June 2009 Issue



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Subscribe FREE now! Monthly issues with new articles and other educational information on meat goat health, nutrition, and management written by Suzanne W. Gasparotto of Onion Creek Ranch and Pat Cotten of Bending Tree Ranch. In all cases, it is your responsibility to obtain veterinary services and advice before using any of the information provided in these articles. Neither Suzanne Gasparotto nor Pat Cotten are veterinarians. None of the contributors to this website will be held responsible for the use of any information contained herein.



If you are having abortion problems in your goats, here is the only thing you can do to try to counteract or prevent them. Give SQ injections of oxytetracycline 200 mg/ml (LA 200 or generic equivalent) every 35 days from the date you put does with a buck until each doe kids. Oxytet 200 mg/ml is the *only* antibiotic that helps with abortion diseases in goats. No off-label other-species abortion vaccine works on goats. Abortion diseases in goats cut off the placental food supply in about 42 days, hence the every 35 days' dosing recommendation. Give the injection SQ over the ribs with an 18 gauge needle. Jeffers carries generic oxytetracycline 200 mg/ml at a very economical price.


Average Daily Gain (ADG) is a significant factor in assessing growth rates in most food animal species. Why is ADG important? The producer wants faster growth so that the animals achieve market weights in the shortest amount of time using the least amount of input/cost so that the highest price can be received. In most livestock species, the most cost-efficient (optimal) feed conversion and the highest average daily gain are the primary factors determining efficiency of production.

As a measure of production, ADG is less important in meat goats at this point in the industry's development than it is in other livestock species for reasons cited and analyzed in this article. The factors described below have more impact on goats and their ability to gain weight rapidly than they do on cattle or sheep.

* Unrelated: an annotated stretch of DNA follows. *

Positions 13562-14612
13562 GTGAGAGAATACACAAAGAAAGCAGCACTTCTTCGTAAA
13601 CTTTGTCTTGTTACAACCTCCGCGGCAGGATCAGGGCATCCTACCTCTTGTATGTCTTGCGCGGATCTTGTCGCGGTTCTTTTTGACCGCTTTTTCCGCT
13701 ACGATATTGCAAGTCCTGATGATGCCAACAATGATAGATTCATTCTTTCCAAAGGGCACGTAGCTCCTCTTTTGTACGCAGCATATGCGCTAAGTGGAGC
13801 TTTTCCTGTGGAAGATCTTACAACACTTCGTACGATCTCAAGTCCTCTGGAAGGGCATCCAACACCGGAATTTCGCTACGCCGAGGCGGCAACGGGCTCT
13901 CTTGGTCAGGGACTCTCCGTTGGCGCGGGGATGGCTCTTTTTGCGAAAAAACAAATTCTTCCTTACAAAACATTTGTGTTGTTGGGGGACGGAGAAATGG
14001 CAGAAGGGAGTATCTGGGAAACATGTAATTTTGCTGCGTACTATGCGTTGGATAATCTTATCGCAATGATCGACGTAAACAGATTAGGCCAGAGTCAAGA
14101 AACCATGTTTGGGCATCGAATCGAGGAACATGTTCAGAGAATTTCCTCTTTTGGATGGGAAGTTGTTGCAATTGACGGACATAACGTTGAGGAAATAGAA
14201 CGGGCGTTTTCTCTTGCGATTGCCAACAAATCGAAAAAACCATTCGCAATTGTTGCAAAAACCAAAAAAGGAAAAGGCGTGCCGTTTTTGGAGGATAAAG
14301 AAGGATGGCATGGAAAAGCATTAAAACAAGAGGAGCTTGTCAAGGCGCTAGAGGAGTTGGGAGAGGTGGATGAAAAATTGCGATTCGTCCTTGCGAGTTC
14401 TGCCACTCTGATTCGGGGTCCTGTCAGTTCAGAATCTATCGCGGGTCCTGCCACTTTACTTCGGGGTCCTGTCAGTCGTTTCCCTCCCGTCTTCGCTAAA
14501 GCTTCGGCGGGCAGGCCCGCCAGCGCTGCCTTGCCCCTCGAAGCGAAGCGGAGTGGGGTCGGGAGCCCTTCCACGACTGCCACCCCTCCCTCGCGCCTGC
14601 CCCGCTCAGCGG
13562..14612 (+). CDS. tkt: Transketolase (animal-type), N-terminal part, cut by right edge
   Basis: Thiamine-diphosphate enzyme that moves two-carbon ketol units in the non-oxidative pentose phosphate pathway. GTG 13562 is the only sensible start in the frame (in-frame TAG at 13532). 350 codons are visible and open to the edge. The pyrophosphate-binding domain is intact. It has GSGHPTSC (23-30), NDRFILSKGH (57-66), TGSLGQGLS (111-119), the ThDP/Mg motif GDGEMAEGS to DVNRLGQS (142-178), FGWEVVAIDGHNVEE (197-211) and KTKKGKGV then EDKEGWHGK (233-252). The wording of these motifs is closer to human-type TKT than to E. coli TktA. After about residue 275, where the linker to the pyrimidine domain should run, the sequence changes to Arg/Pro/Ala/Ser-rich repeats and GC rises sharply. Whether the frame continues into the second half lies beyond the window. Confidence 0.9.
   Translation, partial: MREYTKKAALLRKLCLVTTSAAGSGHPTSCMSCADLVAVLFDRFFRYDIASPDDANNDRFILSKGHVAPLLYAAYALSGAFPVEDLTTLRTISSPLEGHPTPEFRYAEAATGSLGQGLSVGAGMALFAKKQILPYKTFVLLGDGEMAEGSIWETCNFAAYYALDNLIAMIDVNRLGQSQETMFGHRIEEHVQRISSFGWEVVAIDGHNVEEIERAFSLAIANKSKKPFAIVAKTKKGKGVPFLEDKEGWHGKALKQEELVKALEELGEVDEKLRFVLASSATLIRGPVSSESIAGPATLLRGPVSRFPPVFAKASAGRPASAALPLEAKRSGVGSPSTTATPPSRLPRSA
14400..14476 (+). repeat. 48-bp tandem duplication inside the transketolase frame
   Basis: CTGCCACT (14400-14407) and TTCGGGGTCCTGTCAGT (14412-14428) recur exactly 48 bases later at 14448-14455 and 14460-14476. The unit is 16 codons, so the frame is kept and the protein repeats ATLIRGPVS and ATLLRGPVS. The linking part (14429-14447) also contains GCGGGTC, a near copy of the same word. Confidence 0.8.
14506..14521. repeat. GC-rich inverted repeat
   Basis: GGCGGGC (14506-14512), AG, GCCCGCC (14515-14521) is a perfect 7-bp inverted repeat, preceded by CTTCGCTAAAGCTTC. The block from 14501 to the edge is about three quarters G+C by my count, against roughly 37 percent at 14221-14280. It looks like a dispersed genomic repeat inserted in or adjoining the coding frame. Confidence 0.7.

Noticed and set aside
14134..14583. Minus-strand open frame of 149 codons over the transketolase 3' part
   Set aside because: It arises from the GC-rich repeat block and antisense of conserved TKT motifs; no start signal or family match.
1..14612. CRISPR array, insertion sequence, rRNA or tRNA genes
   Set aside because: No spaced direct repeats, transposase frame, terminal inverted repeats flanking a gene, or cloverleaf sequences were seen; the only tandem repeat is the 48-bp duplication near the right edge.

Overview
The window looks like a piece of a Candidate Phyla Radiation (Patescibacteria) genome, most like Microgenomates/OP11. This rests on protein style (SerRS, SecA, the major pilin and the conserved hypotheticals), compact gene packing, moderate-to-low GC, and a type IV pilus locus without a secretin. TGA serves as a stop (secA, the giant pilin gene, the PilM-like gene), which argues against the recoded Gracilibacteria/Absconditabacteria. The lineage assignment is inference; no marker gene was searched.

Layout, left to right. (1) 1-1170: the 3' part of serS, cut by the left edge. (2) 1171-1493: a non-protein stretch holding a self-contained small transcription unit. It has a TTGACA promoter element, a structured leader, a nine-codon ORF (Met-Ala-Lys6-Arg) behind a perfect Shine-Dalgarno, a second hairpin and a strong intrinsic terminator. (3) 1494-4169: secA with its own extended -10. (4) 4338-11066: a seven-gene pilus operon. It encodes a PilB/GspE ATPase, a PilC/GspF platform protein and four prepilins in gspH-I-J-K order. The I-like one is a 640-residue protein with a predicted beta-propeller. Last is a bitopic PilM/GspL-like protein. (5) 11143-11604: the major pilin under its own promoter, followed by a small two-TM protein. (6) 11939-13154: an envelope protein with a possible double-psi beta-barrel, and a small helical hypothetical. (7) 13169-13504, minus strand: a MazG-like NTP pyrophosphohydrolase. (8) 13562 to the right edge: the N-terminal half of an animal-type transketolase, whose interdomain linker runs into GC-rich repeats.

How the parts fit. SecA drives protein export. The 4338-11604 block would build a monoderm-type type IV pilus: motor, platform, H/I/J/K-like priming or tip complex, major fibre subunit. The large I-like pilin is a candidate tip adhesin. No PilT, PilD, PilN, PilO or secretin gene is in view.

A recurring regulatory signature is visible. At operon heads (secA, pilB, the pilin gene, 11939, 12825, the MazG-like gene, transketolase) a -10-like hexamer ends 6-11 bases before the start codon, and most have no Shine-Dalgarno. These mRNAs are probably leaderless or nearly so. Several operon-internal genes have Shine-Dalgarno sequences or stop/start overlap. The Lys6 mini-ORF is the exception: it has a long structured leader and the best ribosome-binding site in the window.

Goats are primarily foragers/browsers, instinctively eating as high off the ground as possible to avoid parasitic worms. When forage/browse is poor, production factors such as weight gain are equally poor. Goats cannot be successfully feedlotted in the same manner as cattle and sheep because (1) pushing them on grain products often results in grain-induced illnesses such as ruminal acidosis, enterotoxemia, bloat, laminitis/founder, and urinary calculi, (2) goats cannot handle the stress that crowding in feedlots produces, frequently becoming ill or dying, resulting in economic loss, and (3) weight gain beyond that which goats can readily convert to muscle (meat) goes to produce fat that layers under the skin and around internal organs (like deer) rather than marbling fat as cattle do. Feedlotting as it presently exists was developed for cattle and sheep to provide uniform products year-round and focuses on consumers' preference for grain-fed rather than grass-fed meat; the seasonal demand for goat meat is one of several factors that negatively impacts current feedlot programs.

Goats inherit the ability to gain weight from their dams and sires. From a genetic point of view, the heritability for weight gain, although high, is somewhat less in goats than in other food animal species. The ability of goats to efficiently convert forage material to meat is important because most goats have not been genetically selected for efficient conversion of forage/browse into muscle/meat as have cattle and sheep. Instead goats have been selected on other primarily body appearance (phenotypic) traits. To be successful, feedlot conditions for goats must be different from that provided for other ruminants. Careful management is required to prevent the conditions and illnesses mentioned above.

Producers raising goats to sell for meat cannot routinely afford to feed processed grains at the present time. This is because feedlot conditions for goats are not common enough to make it worthwhile for producers to pursue genetic selection of goats for efficient grain conversion to meat. Fat deposits in cattle and sheep are desirable in those markets, but fatty goats are not what today's markets demand.